Carcar mayor: No talks on treesBy Doris C. Bongcac, Jessa Chrisna Marie J. Agua
Cebu Daily News
From the ecological to the superstitious, residents and officials of Carcar City listed their reasons for opposing plans to cut down century old trees for a national road-widening project.
Carcar City Mayor Nicepuro Apura yesterday said there was no consultation made with the city on the fate of the trees that line the highway.
He said the city opposes any move to cut them down.
“We are not sure if they are going to cut down the trees or divert the road from trees. But we are hoping that the road will be diverted to save the trees,” Apura said.
The Department of Public Works and Highways in Central Visayas (DPWH-7) is required to get positive endorsements from local governments of Carcar City, Naga City and the Province of Cebu to support a request for a tree cutting permit from Environment Secretary Ramon Paje.
A “public hearing” on options to cut or transfer the trees by earth balling was held Monday by the Naga City Council.
In Carcar, however, Apura said the first and last time DPWH held a public hearing on the road-widening project was last year when the DPWH met with affected homeowners.
“I met with the DPWH officials this morning (yesterday) to discuss another project. They did not mention any endorsement for the cutting of trees,” Apura said.
In barangay Perrelos, Carcar, several large acacia trees have numbers painted on the trunks by the DPWH, a preliminary step before removing them, depending on the final method.
Apura said if the earth balling of the trees proceed, “We can transfer the trees to our new 30-hectare new center. It is still along the road so tourists can still see the heritage trees,” he said.
An initial P80 million budget is set aside to purchase land for the proposed city center in the boundary of barangay Valladolid and Poblacion this year.
Sylvan Jakosalem, whose clan is ready to take legal action to stop the destruction of the trees on the Carcar-Naga section of the highway , said he was studying the situation carefully.
“If they (DPWH) really have the budget to earthball, why don’t they just replant them to the sides of the widened road? So they’ll just move them 10 meters sideways. That way, the trees will still serve the purpose they were planted there,” he said.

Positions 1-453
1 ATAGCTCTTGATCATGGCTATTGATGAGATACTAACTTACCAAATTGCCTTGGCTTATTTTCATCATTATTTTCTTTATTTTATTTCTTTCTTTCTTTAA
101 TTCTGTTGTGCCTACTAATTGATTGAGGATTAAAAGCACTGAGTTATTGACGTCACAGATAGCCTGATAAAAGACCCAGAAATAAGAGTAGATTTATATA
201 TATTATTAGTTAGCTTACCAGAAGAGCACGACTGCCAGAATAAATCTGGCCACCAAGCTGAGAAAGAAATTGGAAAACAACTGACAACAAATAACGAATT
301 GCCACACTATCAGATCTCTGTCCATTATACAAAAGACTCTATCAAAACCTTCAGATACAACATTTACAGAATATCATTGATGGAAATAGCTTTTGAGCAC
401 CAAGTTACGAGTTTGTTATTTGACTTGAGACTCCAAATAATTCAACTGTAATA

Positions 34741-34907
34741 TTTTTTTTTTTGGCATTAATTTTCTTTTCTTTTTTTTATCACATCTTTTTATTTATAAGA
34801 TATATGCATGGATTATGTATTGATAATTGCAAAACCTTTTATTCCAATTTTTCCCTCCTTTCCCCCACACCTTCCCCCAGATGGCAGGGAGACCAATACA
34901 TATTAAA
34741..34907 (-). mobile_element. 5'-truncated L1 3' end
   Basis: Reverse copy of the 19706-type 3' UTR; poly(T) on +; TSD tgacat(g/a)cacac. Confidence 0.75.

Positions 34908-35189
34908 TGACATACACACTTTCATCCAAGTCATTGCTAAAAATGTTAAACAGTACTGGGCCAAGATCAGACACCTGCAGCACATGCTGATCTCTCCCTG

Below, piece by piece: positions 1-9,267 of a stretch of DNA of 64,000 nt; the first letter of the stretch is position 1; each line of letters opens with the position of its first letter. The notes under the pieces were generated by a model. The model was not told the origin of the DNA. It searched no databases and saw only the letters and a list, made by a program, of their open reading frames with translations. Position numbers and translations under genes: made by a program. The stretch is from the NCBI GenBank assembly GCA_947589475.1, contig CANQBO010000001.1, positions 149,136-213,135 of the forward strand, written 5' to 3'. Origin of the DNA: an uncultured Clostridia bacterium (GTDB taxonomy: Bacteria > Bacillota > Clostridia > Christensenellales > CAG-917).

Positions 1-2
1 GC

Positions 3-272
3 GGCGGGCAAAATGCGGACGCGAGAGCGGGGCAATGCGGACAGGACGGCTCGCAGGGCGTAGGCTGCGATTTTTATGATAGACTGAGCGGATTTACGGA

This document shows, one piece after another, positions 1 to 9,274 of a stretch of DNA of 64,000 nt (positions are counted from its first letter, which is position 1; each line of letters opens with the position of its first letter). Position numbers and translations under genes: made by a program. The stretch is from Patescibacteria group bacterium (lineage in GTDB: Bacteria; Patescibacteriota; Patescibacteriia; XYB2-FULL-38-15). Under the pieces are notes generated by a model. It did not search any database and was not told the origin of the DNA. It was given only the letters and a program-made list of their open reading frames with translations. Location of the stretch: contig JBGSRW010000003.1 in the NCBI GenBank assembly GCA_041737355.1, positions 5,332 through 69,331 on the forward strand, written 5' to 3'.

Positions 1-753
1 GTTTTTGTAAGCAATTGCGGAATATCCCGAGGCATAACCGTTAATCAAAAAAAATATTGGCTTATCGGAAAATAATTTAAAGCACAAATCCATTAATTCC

Jakosalem, chairman of the Cebu City Integrated Traffic Operations Management (Citom), is the youngest grandson of former Cebu governor Dionisio Jakosalem, who had the trees planted on boths sides of the road in 1915 through the Bureau of Public Works to to provide shade and scenery for passing travelers.
But almost a century later, Jakosalem said the road widening project was unnecessary because the south highway is not even congested.
The Citom chairman said he and his relatives are prepared to go to court.
He earlier sent an email to seek the intervention of President Benigno Aquino III and Transportation and Communications Secretary Mar Roxas.
Cebu Gov. Gwen Garcia, who objected to the destruction of the trees when the issue broke out last year, said she will meet with DPWH and DENR officials next week.
“We’d like to listen to what is the methologoy and if it is possible… I cannot right now give a categorical answer but I am really for the protection of those trees. Of course, that’s part of our heritage,” she said.
Garcia said she would invite Jakosalem and the officials of Naga City and Carcar City in the meeting.
The Provincial Board (PB) on Monday approved a resolution inviting DPWH and DENR officials to shed light on the road widening project and its impact on the trees.
A DENR inventory in May identified 155 various types of trees that will be affected, including 25 century-old trees.
Aside from being considered an act that completely disregards their environmental and aesthetic values, the PB resolution said cutting down the trees may be illegal.
Carcar City residents like Crisinta of barangay Bugtong Cacia and 42-year-old Eva Navarra of barangay Perrelos said cutting down the giant acacia trees may disturb spirits that inhabit them.
“Residents here noticed that there is someone who swings around the trees. That’s why we are afraid if the trees will be cut,” Crisinta said.
But some residents like motorcycle driver Bert agree that the trees should be cut down.
“It’s better if it is cut , so that we will be far from danger. Those stories are just made up in order to stop the project,” said Bert, a resident of barangay Perrelos. With Correspondent Carmel Loise Matus and Ryan Nunez Wenceslao, Palompon Institute of Technology Intern